26 to 29 January 2020
Sydney to Katoomba, 92km
to Greenmans, 138km
to Blacksmiths, 88km
The Blue Mountains had been on our list of places to visit from the start but the bushfires had recently caused, were still causing, so much devastation that we had thought better of it. However, spending time in places like Beechworth made us realise that, so long as the area we were going to was safe and the weather forecast right, visiting was probably better than staying away in terms of supporting fire affected communities.
So we went and can report that they are still beautiful, vast areas of deep green forest punctuated by sheer sandstone cliffs and rock formations that disappear into the distance in a blue haze. And we were right to go too because the caravan park we camped at was surprisingly quiet for Australia Day weekend and had seen most bookings cancelled because of the fires.
Just a five minute walk from our tent we found a lookout with the best views of The Three Sisters and The Orphan, rock formations weathered over thousands, millions of years. Those braving the cable car got an even closer look and on this side of the range there was no evidence of any burning there.
We walked the Prince Henry Cliff Walk which started with a view of Katoomba Falls that drop 150m into the Jamison Valley and then climbed down to the cascades
and back up to Echo Point. The lush greens of the grass and trees made it hard to believe such destructive fires had been through
but only a few kilometres away at Govetts Leap lookout we started to see where the fires had been
and at Evans Lookout we could see the huge areas of burnt trees even through the blue haze.
Many of the park’s trails were closed due to fire damage but there was evidence that work was already going on to clear up. If nothing else this place is resilient and won’t be closed for long.
Whilst in New South Wales there was another place we wanted to visit, somewhere that we had read about in one of the books we have read during this trip. The Secret River, by Kate Grenville, tells the tale of a convict transported from London to Sydney in the early 19th century and who, with his wife, Sal, goes on to settle on the Hawkesbury River. It is a story of the struggles and hardship of early settler life and the inevitable conflict with the local Aboriginal people. It is a fictional account but set on a very real river just north of Sydney where very real people took a parcel of land to make a home and a living. As we were passing we thought we would stop there awhile to see it for ourselves.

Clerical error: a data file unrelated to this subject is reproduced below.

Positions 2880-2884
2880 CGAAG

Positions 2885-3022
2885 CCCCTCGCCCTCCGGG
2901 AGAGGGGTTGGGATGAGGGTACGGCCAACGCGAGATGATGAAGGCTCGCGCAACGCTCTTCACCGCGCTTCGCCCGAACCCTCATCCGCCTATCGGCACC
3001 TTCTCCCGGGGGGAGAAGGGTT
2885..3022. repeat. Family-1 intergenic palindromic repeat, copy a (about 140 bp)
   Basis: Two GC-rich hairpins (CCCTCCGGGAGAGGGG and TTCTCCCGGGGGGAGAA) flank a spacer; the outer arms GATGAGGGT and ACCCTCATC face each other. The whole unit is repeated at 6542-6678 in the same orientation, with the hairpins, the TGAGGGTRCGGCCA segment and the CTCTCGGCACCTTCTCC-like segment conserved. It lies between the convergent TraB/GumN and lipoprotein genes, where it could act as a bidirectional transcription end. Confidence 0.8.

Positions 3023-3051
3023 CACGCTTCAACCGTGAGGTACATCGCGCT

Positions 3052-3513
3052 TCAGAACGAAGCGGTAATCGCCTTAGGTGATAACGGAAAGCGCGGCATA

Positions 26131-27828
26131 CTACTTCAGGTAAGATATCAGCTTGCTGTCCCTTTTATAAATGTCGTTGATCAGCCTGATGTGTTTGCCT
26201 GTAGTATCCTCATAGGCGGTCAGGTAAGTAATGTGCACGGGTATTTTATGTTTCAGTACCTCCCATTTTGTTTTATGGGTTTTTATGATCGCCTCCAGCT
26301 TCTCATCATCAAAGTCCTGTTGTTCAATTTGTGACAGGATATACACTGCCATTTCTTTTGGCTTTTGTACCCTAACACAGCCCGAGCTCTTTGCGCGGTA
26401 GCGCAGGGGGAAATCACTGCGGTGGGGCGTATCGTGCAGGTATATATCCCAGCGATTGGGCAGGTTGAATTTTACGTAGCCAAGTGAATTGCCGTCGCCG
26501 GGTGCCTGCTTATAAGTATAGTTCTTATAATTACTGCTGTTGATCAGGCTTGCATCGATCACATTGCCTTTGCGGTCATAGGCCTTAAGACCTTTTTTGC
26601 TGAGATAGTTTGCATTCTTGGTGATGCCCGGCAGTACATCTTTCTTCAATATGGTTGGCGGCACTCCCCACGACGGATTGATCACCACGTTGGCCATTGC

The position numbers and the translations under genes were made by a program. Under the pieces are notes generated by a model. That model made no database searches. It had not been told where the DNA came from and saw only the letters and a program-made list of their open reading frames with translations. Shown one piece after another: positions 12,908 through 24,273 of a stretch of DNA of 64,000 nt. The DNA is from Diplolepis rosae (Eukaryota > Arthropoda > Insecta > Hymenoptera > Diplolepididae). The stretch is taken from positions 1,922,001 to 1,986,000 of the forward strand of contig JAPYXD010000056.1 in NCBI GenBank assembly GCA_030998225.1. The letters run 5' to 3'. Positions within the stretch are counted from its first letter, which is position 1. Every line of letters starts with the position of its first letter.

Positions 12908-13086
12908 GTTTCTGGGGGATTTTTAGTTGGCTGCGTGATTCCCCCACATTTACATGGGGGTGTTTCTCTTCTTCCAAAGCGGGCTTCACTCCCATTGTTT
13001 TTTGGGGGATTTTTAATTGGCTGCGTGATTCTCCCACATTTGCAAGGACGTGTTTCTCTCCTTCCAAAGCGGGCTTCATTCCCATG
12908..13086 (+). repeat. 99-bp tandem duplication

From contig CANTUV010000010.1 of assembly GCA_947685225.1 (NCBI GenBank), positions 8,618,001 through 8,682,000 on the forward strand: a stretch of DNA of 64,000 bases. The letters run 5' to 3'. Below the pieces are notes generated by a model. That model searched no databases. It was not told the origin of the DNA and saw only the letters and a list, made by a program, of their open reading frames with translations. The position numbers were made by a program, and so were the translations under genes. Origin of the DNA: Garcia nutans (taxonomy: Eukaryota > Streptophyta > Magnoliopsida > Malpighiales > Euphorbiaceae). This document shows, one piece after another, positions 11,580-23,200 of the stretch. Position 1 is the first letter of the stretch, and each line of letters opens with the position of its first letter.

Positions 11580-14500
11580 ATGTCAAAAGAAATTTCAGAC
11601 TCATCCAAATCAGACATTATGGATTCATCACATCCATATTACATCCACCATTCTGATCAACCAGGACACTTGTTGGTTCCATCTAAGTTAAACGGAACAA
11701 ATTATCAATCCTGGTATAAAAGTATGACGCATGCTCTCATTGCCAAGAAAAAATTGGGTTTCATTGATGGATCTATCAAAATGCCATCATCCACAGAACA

Only a short distance from the Pacific Highway, a bumpy ride along a rocky road switching back and forth and down to the water, we found a view that hasn’t changed much in 200 years, probably thousands of years. The Hawkesbury is a huge river system that spreads its watery tentacles for miles and miles and is best explored by boat.
In a clearing at Greenmans Caravan Park we put the tent up alone on the edge of the forest. It was such a hot and sunny afternoon that for the first time we put it up without the flysheet and when it was up we retreated to the campsite’s swimming pool to cool down. The river might look inviting but the advice is not to swim as sharks have been known to swim quite far up it. Sharks aside, we’ve had some pretty cool campsite pets on this trip but the peacocks at Greenmans were the most ostentatious. This one nearly waltzed right on in to the tent!
Stefan had warned me about Australia’s summer storms but I hadn’t appreciated how quickly they might come and just how much water could fall out of the sky. One minute we were hiding in the pool from the sun, the next the heavens opened and torrential rain fell, sending Stefan running to get the flysheet over the tent before it was drenched.
When the skies dried this peahen was my constant companion as I cooked dinner in the camp kitchen and her kids showed up for the crumbs when we had finished.
With a still damp tent in the back, we continued north again through the Brisbane Waters National Park where we stopped at the Bulgandry Aboriginal Art Site. Here in this sacred place, etched onto the flat rock are images of kangaroos or wallabies
and fish and dolphins.
Human images are also depicted with a hunting woman and what is believed to be an ancestral hero complete with impressive headdress.
Walking back through the bush the artistic patterns continued in nature. These scribbles are the tunnels made by the larvae of the Scribbly Gum Moth.
With the summer storms set to continue we needed to find ourselves a more solid roof and so after another night in the tent at Blacksmiths at the entrance of Lake Macquarie we headed to a perfect bolthole…